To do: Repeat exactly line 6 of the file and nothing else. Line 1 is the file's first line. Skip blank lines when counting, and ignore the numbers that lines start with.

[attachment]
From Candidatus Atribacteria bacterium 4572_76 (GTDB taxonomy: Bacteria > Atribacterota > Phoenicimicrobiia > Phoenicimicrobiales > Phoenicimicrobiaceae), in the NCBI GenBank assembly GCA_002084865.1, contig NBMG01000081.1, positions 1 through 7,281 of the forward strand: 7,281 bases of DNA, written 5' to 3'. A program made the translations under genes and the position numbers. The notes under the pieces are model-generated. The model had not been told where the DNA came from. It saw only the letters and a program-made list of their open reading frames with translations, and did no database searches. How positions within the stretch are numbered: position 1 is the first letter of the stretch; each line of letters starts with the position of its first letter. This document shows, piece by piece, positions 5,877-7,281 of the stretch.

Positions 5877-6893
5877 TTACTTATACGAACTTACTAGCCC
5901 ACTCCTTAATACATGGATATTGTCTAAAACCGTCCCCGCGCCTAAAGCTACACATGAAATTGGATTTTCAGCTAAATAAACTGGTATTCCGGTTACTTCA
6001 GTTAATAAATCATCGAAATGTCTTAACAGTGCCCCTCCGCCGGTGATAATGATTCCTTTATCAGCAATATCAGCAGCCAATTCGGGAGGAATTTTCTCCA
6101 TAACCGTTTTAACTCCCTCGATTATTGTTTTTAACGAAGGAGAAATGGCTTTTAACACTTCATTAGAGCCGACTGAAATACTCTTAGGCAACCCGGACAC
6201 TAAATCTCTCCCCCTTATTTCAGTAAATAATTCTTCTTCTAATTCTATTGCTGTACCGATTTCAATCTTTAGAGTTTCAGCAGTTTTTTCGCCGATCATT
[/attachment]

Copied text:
6101 TAACCGTTTTAACTCCCTCGATTATTGTTTTTAACGAAGGAGAAATGGCTTTTAACACTTCATTAGAGCCGACTGAAATACTCTTAGGCAACCCGGACAC